From a seasonal perspective, oil tends to trade downward through early August. However, Garner took a look at who owns oil futures right now by comparing the weekly chart of West Texas Intermediate crude to the results of the Commodity Futures Trading Commission's commitments of traders report.
Every week, the CFTC measures the net long or net short positions of large speculators, small speculators and companies buying and selling oil futures. Garner reviewed the large speculators, because it indicates what big institutional money managers are doing.
Garner found that when oil peaked in June, large speculators accumulated a position of 370,000 futures contracts. This was the biggest bullish bet by big money since before the oil collapse in mid-2014.
Such a large accumulation of futures contracts worried Garner, as it means it is only a matter of time until money managers are forced to liquidate and cause the price of oil to fall. Since that high in June, the price of crude has declined by approximately 20 percent, and Garner says this is a result of liquidation.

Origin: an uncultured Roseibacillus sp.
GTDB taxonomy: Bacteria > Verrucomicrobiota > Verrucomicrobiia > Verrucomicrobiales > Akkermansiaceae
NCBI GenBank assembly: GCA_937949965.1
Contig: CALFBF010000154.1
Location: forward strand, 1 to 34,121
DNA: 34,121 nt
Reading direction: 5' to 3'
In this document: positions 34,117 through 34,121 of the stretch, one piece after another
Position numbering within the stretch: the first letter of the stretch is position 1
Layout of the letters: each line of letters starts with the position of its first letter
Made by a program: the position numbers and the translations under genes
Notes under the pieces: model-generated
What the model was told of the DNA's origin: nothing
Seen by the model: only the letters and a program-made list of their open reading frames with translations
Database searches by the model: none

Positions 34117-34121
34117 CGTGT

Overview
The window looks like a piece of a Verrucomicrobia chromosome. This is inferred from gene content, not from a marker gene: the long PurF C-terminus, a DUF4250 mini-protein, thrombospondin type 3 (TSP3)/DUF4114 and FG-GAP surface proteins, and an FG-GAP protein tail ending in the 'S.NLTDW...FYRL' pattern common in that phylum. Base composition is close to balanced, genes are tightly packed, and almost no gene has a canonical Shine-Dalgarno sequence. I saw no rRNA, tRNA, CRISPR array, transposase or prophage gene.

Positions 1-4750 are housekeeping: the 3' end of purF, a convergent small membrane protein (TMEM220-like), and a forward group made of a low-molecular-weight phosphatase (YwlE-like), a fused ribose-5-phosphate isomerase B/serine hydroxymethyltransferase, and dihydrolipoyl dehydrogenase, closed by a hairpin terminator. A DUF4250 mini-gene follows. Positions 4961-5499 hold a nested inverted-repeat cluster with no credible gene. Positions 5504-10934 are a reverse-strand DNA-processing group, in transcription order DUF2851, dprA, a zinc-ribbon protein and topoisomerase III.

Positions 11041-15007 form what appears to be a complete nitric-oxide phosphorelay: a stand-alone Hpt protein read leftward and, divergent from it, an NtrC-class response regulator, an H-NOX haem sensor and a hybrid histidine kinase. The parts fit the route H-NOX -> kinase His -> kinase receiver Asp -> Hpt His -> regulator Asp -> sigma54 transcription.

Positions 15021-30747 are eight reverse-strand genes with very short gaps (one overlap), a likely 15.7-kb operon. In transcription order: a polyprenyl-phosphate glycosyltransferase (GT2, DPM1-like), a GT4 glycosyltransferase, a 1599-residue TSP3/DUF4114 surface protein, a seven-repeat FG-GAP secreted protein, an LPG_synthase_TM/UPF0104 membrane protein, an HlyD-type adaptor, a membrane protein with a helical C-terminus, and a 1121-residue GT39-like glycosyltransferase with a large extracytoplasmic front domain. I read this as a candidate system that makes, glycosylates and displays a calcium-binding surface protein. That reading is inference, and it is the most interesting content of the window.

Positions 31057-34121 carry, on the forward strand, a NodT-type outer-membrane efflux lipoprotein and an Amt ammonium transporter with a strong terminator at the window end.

Garner thinks there could be plenty of more pain to come, as crude tends to bottom near 200,000 futures contracts.
"If that is where we are headed, and Garner believes it is, then she would expect oil prices to fall to the mid-$30s," Cramer said.
In her experience, bottoms in oil tend to be very dramatic and painful as weak-handed bulls are flushed out. Unfortunately, she said the market hasn't seen a real washout yet. She expects oil to fall to $38.50 or even $32.50 a barrel if things get worse. She thinks it is more likely that oil will push its floor of support at $34.50 a barrel, and if it holds, then crude will rebound.
However, if oil breaks down below $35, Garner anticipated that things will get really ugly. In fact, there would not be much of a floor for support until the mid-$20s. And if oil doesn't hold above $25, traders will likely eye $15 as the next floor of support.
Garner does not expect things to get that brutal, though. She thinks oil will more likely turn around at about $35 a barrel.
Ultimately, Garner wouldn't be surprised if oil rebounded to $48 or even $68 per barrel if the strong dollar decides to weaken again.
"While Garner thinks oil is headed lower from these levels, she is not exactly bearish. In truth, she thinks you should prepare for what could be a terrific buying opportunity in the mid-$30s before we bounce back," Cramer said.